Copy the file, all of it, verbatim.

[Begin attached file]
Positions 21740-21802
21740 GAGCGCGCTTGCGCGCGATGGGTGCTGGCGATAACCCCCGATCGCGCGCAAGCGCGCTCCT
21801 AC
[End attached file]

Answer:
Positions 21740-21802
21740 GAGCGCGCTTGCGCGCGATGGGTGCTGGCGATAACCCCCGATCGCGCGCAAGCGCGCTCCT
21801 AC